Intellectual Property > IP Newsflash > PTAB Denies Institution of Petitioner’s Second IPR Based on Newly Cited Prior Art Because Petitioner Knew of the Prior Art Before Filing First IPR
12 Apr '17

On March 20, 2017, a Patent Trial and Appeal Board (PTAB) panel declined to institute an inter partes review (IPR) of patent claims that were also the subject of a previously filed IPR by the same petitioner (IBM). IBM contended that the first filing should not negate institution of the second filing because the second petition presented “different prior art combinations [and] different arguments regarding the prior art.” In rejecting this contention, the panel addressed several factors that guide the PTAB in such cases, particularly focusing on (1) “whether, at the time of filing of the earlier petition, the petitioner knew of the prior art asserted in the later petition or should have known of it,” and (2) “the length of time that elapsed between the time the petitioner learned of the prior art asserted in the later petition and the filing of the later petition.”

IBM filed the first petition on May 10, 2016, and the second on September 19, 2016. The patent owner showed that IBM had knowledge of the later-asserted references as early as April 4, 2016—the date when IBM served the patent owner with invalidity contentions based on those references in a related lawsuit. Thus, the panel concluded that IBM knew of the later-asserted prior art at the time of the first filing. It also found that the five-month delay between learning of the prior art and filing the second petition weighed in favor of denial. Other factors, such as knowledge of the patent owner’s response to, and the PTAB’s institution decision on, the first petition before filing the second petition, also weighed against IBM because such knowledge helped IBM select prior art and craft arguments for its second petition.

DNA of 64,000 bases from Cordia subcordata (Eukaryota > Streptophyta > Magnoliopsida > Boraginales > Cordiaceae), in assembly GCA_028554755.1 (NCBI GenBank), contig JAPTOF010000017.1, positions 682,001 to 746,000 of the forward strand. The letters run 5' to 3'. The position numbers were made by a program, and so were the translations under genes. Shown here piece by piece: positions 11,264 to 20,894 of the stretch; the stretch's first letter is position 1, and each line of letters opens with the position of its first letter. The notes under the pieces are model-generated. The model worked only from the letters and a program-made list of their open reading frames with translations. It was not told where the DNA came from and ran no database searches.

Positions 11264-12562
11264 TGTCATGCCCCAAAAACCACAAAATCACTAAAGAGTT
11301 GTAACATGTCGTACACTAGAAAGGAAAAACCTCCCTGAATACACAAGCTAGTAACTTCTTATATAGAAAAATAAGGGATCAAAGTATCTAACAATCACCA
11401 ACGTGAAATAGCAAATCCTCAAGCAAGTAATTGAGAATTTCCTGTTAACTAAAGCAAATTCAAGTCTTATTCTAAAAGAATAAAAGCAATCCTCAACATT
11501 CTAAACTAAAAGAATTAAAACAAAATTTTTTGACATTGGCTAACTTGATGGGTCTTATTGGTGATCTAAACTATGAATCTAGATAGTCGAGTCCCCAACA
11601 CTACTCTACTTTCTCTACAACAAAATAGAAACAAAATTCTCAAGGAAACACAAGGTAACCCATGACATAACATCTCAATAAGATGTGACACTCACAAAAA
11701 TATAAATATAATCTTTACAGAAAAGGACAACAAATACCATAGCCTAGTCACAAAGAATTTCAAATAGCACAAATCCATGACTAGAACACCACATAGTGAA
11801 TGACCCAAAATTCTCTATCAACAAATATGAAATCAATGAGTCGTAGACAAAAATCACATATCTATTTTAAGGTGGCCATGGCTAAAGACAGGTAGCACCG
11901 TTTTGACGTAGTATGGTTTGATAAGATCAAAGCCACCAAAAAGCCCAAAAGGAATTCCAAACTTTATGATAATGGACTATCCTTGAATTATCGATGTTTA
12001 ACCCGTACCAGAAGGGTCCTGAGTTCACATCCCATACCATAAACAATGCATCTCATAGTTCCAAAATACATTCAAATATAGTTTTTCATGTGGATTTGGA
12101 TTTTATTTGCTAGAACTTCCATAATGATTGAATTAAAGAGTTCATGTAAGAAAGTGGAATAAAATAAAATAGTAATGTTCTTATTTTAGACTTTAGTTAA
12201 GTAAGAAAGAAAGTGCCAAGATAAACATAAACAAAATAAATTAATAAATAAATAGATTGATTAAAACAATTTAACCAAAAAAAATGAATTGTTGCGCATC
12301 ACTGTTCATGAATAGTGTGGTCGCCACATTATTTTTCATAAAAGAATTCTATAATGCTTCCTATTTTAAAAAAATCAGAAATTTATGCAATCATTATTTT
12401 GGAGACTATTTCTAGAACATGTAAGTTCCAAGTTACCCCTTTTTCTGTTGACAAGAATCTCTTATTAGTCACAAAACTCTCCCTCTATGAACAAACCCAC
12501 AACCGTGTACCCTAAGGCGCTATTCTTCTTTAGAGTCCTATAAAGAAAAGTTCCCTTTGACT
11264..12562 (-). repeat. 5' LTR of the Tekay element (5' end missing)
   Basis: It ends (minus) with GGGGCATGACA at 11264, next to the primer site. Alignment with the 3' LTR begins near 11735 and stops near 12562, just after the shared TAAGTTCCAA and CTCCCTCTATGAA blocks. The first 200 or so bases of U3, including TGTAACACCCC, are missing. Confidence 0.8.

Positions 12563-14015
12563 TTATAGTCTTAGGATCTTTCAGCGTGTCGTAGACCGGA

IBM further contended that the later-asserted references were “unavailable” during the initial review because IBM planned to join a third party’s IPR of the same patent and thus was bound to that party’s substantive arguments in its first petition. However, the panel rejected this contention because it does not explain the delay between filings, and “[t]here was no requirement that Petitioner join the [third party] to the exclusion of also, or instead of, filing [a] petition” using the newly cited references.

Int’l Bus. Mach. Corp., et al. v. ZitoVault, LLC, IPR2016-01851, Paper 7 (PTAB March 20, 2017).

[Fishman (opinion), Lee, Kim]